I have a fat face.
My cheeks are round, my chin isn’t very prominent, and when I bend said non-chin down toward my neck, a swell of skin erupts, a spare-tire, proto-double chin.
This face has been my reality since I was born—I inherited it and all its side effects: cheek pinching (which still persists, even now that I’m 26), being mistaken for one of my students (it’s all fun and games until people think there’s no chaperone), and the ever-present self-doubt and, yes, body image issues that come with my lack of visible cheekbones, my chubby chin.
Some days, I look at my face and see beauty—the way my eyes open and open, the delicious fullness of my lips, the warm glow of it all. Other days, I look and see nothing but flab, unwanted extra, ugly, too much, too much. It’s one thing to have a bad self-image day when you’re just walking around in your regular life, but to have it—as I recently did—the morning of a performance, of teaching a master class at my first real college visit as a published author–is another thing entirely. First, the frantic hotel room scramble—what can I do? How can I make this face look thinner? Then, going back through all I’ve eaten—did I have this double chin yesterday? Am I just gaining weight rapidly? Then, a consideration of makeup. But no—I remember how, after a few days of wearing the stuff, contouring my fat face away, I grew tired of it and wanted my skin to breathe.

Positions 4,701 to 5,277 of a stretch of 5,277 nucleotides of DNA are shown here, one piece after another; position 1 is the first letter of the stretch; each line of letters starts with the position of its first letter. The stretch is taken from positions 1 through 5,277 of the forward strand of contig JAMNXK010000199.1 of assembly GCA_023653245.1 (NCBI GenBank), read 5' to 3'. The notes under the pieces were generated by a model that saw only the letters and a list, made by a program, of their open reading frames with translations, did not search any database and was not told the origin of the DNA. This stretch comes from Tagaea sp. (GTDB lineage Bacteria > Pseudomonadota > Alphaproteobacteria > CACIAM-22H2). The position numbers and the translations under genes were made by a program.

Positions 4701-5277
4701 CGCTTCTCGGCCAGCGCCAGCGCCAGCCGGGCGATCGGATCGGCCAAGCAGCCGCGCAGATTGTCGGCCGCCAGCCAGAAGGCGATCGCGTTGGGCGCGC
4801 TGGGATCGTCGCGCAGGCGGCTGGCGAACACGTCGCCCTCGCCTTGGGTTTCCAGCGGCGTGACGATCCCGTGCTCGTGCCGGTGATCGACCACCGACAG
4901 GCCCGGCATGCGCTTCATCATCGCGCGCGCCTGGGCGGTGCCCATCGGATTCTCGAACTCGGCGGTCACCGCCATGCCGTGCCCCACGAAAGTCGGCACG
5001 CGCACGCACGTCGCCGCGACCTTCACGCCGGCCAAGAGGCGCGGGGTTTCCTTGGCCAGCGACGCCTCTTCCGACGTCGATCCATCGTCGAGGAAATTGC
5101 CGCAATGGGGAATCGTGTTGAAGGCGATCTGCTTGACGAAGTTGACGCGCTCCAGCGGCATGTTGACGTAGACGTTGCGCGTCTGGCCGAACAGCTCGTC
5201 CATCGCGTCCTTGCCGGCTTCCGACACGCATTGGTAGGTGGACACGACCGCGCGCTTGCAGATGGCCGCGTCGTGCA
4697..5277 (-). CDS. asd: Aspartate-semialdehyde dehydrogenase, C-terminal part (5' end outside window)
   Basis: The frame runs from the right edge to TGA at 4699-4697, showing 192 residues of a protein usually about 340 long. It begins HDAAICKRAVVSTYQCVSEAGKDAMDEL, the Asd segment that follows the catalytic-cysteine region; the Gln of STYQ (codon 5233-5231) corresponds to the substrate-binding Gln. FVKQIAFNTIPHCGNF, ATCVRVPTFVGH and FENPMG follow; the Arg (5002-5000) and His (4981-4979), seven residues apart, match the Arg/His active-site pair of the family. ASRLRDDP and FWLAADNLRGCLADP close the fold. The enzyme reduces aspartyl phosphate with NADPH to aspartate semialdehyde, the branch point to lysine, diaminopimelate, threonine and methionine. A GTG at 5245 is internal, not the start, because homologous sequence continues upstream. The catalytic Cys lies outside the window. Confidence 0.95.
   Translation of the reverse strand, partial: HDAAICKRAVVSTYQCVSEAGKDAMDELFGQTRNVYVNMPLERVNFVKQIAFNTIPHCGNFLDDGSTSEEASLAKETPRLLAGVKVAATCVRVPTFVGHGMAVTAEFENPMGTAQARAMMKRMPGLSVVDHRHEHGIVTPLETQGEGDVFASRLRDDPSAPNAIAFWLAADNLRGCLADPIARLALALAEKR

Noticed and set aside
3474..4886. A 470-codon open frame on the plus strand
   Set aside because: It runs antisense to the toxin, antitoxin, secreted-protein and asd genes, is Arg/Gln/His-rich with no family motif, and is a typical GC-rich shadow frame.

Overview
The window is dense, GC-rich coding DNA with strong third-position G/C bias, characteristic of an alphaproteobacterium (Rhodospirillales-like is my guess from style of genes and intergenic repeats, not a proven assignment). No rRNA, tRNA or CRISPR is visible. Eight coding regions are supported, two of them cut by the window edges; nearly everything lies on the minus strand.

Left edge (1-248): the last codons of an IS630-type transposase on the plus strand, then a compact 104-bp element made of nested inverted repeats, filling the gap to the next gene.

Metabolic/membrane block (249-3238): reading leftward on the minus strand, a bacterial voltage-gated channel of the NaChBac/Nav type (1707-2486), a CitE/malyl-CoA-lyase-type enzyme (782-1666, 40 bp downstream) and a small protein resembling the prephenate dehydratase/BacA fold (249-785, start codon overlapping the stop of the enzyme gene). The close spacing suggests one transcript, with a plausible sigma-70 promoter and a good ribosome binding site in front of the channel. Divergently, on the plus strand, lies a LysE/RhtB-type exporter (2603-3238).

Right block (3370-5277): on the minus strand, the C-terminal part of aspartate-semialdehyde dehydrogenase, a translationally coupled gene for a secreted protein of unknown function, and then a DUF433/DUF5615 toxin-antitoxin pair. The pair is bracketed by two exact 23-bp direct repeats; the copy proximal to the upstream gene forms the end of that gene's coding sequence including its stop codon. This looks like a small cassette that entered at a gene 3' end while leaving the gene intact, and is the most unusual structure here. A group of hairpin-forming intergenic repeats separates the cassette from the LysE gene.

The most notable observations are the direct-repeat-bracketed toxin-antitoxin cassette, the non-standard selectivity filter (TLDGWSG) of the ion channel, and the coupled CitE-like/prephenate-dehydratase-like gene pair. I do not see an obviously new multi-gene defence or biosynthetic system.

I had, the night before, fallen quite in love with my bare face, and I was eager to wear it to match the pretty twists in my hair. But that morning, all I could see was my chin opening up to another chin. My intricate twist pattern mattered little—there was no saving my head from being a big wad of bad.
I recall an article published by a well-respected and widely read magazine about the most attractive faces. They were all angular, all chiseled and defined. Not a big cheek in the bunch. Not a brown cheek in the bunch. How can I compete with faces that are thin—skin stretched tightly across a cage of bones?
I went back to the mirror. I only had a few minutes to get it together before heading down to eat with faculty and students—I had to be on my game, I had to be able to present my face and all the rest to the world and be confident in it.
There is no formula, no magical potion to turn a fat face into a skinny one.
There is also no formula for self-acceptance.
I stared and stared at my face until I saw it: This face belongs to my mother, my sister, my aunts. My face is full, yes, but filled with good things: the instant recognition that I’m Jennifer’s baby at any family function, the ever-present joy that comes from my baby-cheeks. Full and not ugly, because beauty is bigger than cheekbones or Instagram eyebrows or how many chins you can count forming above your neck.
That morning, I think I had to remember that a face, a body, is not beautiful because it meets beauty standards proclaimed from on high, or even because someone else calls it beautiful—it is beautiful because it exists. It is beautiful because that is its natural state of being. Each face, each chubby cheek, each eye, big or little eye, is beautiful. And, staring at myself that morning, I saw it. There in the black of my pupils, in the curve of my face, in the way my cheeks are so full they seem to spill over—I saw gorgeous glitter and its unending shine.